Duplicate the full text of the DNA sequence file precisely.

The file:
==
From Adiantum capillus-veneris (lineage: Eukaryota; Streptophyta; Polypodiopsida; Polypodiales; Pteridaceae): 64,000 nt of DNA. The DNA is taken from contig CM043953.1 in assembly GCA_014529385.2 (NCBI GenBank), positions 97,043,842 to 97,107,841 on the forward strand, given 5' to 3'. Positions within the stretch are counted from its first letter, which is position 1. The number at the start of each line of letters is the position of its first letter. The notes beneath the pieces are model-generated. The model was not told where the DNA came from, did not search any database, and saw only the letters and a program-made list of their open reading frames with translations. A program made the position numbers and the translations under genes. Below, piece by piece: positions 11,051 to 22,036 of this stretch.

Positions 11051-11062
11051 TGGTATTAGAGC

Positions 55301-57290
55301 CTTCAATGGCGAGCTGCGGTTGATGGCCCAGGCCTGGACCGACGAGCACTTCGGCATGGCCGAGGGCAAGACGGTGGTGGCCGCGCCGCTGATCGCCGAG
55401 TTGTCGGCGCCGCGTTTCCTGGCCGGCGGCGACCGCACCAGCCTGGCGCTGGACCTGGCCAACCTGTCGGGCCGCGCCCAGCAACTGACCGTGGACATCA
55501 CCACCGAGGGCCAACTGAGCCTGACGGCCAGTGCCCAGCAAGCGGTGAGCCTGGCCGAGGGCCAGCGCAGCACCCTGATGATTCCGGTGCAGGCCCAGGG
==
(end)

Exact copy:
From Adiantum capillus-veneris (lineage: Eukaryota; Streptophyta; Polypodiopsida; Polypodiales; Pteridaceae): 64,000 nt of DNA. The DNA is taken from contig CM043953.1 in assembly GCA_014529385.2 (NCBI GenBank), positions 97,043,842 to 97,107,841 on the forward strand, given 5' to 3'. Positions within the stretch are counted from its first letter, which is position 1. The number at the start of each line of letters is the position of its first letter. The notes beneath the pieces are model-generated. The model was not told where the DNA came from, did not search any database, and saw only the letters and a program-made list of their open reading frames with translations. A program made the position numbers and the translations under genes. Below, piece by piece: positions 11,051 to 22,036 of this stretch.

Positions 11051-11062
11051 TGGTATTAGAGC

Positions 55301-57290
55301 CTTCAATGGCGAGCTGCGGTTGATGGCCCAGGCCTGGACCGACGAGCACTTCGGCATGGCCGAGGGCAAGACGGTGGTGGCCGCGCCGCTGATCGCCGAG
55401 TTGTCGGCGCCGCGTTTCCTGGCCGGCGGCGACCGCACCAGCCTGGCGCTGGACCTGGCCAACCTGTCGGGCCGCGCCCAGCAACTGACCGTGGACATCA
55501 CCACCGAGGGCCAACTGAGCCTGACGGCCAGTGCCCAGCAAGCGGTGAGCCTGGCCGAGGGCCAGCGCAGCACCCTGATGATTCCGGTGCAGGCCCAGGG